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DC offering local environmental, emergency agencies little guidance

In case of emergency, go to the strip mall or the hospital?
South Dakota emergency managers heard from the EPA at their quarterly meeting this week

South Dakota’s Emergency Response Commission heard from regional Environmental Protection Agency voices at a meeting Tuesday.

The board heard from representatives from EPA Region 8, which spans from the Dakotas to Utah. It also includes the tribal nations in the same area.

While part of the federal government, organizations like the EPA play a role in informing local decision making, training opportunities, and direction.

According to Breanne Bockstahler, an EPA coordinator for Region 8, instruction from the top remains unclear.

“As far as movement on regulations, unfortunately we haven’t heard much from headquarters," Bockstahler said. "Clean Water Act, hazardous substances, the discharge for chemicals to water, we’re still waiting to hear the final flavor from headquarters. At least legally, something will have to be complete by next September.”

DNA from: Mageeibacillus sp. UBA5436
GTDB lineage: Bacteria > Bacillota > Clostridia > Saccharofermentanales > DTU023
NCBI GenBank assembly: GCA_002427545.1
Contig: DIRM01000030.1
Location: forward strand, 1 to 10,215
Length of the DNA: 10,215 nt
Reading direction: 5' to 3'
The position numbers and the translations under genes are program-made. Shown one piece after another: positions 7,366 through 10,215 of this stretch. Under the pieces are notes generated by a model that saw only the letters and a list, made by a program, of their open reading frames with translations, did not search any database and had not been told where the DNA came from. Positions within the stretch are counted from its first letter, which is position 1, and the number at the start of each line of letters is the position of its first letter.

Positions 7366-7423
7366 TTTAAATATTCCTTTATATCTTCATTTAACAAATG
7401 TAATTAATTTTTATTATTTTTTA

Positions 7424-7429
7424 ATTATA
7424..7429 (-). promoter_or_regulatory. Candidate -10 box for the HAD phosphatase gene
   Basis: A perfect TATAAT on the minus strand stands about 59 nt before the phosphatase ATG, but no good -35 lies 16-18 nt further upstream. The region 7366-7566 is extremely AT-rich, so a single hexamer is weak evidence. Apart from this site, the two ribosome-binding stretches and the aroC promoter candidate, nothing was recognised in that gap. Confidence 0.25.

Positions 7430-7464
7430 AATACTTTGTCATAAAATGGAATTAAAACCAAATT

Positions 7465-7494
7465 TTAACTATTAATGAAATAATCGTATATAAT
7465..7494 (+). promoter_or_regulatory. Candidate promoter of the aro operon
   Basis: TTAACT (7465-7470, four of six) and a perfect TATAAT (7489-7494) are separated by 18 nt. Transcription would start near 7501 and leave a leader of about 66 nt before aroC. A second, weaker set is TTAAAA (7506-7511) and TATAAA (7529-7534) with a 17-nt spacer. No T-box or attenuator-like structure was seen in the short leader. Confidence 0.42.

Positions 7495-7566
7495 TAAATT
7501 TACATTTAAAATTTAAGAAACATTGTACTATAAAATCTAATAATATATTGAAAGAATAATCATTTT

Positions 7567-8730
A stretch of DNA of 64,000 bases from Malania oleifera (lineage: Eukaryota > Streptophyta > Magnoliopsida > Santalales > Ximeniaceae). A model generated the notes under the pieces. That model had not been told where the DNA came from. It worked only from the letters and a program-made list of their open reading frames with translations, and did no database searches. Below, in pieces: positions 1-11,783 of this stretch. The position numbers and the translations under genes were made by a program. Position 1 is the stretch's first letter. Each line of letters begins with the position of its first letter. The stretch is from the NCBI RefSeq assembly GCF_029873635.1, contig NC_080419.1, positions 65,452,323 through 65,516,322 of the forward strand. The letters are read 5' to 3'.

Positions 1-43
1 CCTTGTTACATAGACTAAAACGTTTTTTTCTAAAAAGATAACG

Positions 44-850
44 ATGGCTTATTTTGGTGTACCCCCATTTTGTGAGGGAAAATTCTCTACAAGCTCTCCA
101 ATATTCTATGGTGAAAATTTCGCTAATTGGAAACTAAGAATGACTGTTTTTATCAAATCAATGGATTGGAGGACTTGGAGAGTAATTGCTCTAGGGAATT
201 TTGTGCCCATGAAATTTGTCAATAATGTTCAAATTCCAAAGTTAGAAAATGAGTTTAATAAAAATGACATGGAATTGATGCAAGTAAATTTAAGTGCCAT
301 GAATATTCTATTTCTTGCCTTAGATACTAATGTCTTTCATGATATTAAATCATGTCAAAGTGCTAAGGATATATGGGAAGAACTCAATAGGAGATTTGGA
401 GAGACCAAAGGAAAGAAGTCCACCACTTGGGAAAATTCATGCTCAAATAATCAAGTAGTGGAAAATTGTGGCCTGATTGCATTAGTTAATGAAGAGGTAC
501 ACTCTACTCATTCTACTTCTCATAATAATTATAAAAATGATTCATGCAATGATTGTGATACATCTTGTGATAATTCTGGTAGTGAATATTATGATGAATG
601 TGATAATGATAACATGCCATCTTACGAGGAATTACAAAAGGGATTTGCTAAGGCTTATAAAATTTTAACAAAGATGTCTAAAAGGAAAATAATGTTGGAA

Bockstahler said the nation’s capital works at its own pace.

“I know things move pretty slow when it moves through the DC route, so we’re just waiting to hear if it’s going to be any changes or what kind of trainings, we can really start putting some teeth into and start moving forward with,” Bockstahler said.

While DC lurches, some resources are already available for states.

“As far as the training goes, some of the highlights that we would be able to offer would be a shorter cameo-level, an “aloha training” course," Bockstahler said. "Error monitoring for emergency responders, error monitoring for hazmat training, radiation safety overview training, we’ve done oil spill response training – and those can be really tailored to what you wanted.”

The boards next meeting is in September.

C.J. Keene is a Rapid City-based journalist covering the legal system, education, and culture